• A Death in the Gunj benefits from Konkona Sen Sharma’s perceptive, assured direction. It’s one of the best films of the year, and one that you’ll find hard to shake off in a hurry. I’m going with four out of five and a strong recommendation not to miss it.

  • Shubhra Gupta
    Shubhra Gupta
    Indian Express


    Konkona Sensharma’s assured directorial debut, unpacks a complex sentiment with feeling, and gives us a layered film with memorable characters about the games people play, and how, sometimes, that can have terrible consequences.

  • Rohit Vats
    Rohit Vats
    Hindustan Times


    Sirsha Ray’s camera work helps set a gloomy, mysterious, dark (not sinister) mood. The choice of locations and background scores does the rest. For the want of a better word, A Death In The Gunj has a ‘distinct’ feel.

    Konkona Sen Sharma’s film is a successful experiment despite loopholes. And it is brave.

  • Suparna Sharma
    Suparna Sharma
    Deccan Chronicle


    A Death in The Gunj ends on a note that fits in well with McCluskiegunj — a place set in the heart of Chhota Nagpur plateau’s tribal belt, where Ernest Timothy McCluskie, an Anglo-Indian from Calcutta, carved out a homeland for 400-odd Anglo-Indians in the 1930s, complete with bakeries, hunting trips and picnics under the shade of a tree in Mrs Priscilla Perkins’ yard.

  • It is deeply engaging and like comfort food its memory and taste will stay with the viewers long after the credits role.

  • A Death In The Gunj is a chiselled gem of a film – as resplendent as it is sobering.

  • If you have ever been to a small town for your summer holidays, listened in wide-eyed wonder as adults swapped stories around the dinner table and spent languid afternoons lying on the grass, then Konkona Sen Sharma’s “A Death in the Gunj” is just the film for you.

  • Nihit Bhave
    Nihit Bhave
    Times Of India


    A Death In The Gunj will make you drop your jaw several times, except for the one time you’d really want it to: the climax.

  • Uday Bhatia
    Uday Bhatia
    DNA India


    There are many large and compelling reasons to watch A Death in the Gunj. Here’s a small one: It’s a beautiful goodbye to Om Puri, who died this January. There he is, saying “Nothing gets better at this age” in that instantly familiar rasp.

  • Watch A Death In The Gunj for the gem of a first film that it is. It will let McCluskiegunj grow on you. It will make you laugh and silently crush your heart. It will make you thank the makers of the film for giving you this one.

  • Points A Finger At The Cruel Wolf Residing In Each Of Us…

  • Konkona Sen Sharma has proven she’s as good a director as she’s an actor. She’s kept a tight hold on every department, hardly making a false move. Looks like her new journey is going to be exciting as hell…

  • Mohar Basu
    Mohar Basu


    In Her Directorial Debut, ‘Death In The Gunj’, Konkana SenSharma Uses One Of Her Father’s Memorable Stories To Spin A Tapestry Of Intrigue, Keeping It Brimming With Emotions Of Dejection, Hurt, Passion And Love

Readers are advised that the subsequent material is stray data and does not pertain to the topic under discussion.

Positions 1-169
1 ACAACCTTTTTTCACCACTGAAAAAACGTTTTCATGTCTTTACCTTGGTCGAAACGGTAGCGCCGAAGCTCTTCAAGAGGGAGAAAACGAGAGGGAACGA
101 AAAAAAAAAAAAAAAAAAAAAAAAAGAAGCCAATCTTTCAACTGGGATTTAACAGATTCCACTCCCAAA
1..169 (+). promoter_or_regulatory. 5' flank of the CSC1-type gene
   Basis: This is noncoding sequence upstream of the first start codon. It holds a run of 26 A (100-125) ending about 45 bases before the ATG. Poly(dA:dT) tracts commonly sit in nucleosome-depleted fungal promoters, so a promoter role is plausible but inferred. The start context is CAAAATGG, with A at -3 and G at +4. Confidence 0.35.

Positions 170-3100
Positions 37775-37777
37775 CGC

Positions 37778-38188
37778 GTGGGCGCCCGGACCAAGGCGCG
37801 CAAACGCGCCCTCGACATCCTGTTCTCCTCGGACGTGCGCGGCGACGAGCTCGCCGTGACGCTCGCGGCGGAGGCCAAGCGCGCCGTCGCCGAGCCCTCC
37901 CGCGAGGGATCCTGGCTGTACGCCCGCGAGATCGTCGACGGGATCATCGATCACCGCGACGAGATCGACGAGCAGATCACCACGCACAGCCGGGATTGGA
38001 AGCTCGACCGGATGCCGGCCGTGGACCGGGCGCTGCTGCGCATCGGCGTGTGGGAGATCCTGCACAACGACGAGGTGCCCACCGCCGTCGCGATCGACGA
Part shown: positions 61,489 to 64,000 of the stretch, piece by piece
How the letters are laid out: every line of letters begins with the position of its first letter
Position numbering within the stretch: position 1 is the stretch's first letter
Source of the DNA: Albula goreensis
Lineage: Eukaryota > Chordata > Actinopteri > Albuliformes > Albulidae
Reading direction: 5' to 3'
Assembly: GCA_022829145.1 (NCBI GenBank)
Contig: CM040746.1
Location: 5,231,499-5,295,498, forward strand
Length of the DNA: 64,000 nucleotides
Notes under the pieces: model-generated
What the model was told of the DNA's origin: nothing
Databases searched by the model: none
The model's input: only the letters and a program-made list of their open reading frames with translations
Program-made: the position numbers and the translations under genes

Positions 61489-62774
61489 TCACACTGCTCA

• Huffingtonpost Reviewer
    Huffingtonpost Reviewer


    At the end, you are left with a lot of questions. You are also left with a satisfied heart after watching a gripping story, poetic in its narrative and artfully put together.

  • Bollywood desperately needs films like A Death in the Gunj — one that doesn’t take itself too seriously or isn’t easy to frivolously label, but yet doesn’t insult the intelligence of its viewer. We need to have a middle path between “artsy fartsy parallel cinema” and “mass masala entertainer”, and Konkona Sen Sharma seems to have found a way.

  • IANS


    While the script written by Disha Rindani and Konkana Sen Sharma, is skilfully drafted giving every character equal weightage, there are moments that make it seem pretentious and predictable. But the last scene which works as a metaphor in the film, leaves a lot of scope for interpretations and discussions and that is what takes this film beyond the auditorium.

  • Namrata Joshi
    Namrata Joshi
    The Hindu


    Konkona Sen Sharma’s debut is a marvellously measured film, where each element of filmmaking is staggeringly synchronous with the other

  • A Death In The Gunj is one of the most sensitive films ever made. It made me think about my childhood and my family. It makes you look around and see if you have deserted a loved one, especially when someone tried to reach out to you in their vulnerable times. I felt a knot in my stomach, fought tears as I walked to the parking lot, couldn’t sleep for next two nights and made sure I checked on my family and friends regularly. 
    I don’t think I can ever say it enough, but please watch the movie whenever you get an opportunity; on the internet, on a plane or most deservedly on the big screen. 

  • “Death In The Gunj” has everything going for it as a film, and we hope that the niche movie breaks even as it releases alongside two Hollywood and four or five, mostly nondescript, Hindi movies on a crowded Friday. As a thriller, it ambles as placidly as a Jack Diickson Carr novel or an old-fashioned British story, and the climax is actually implosive rather than explosive.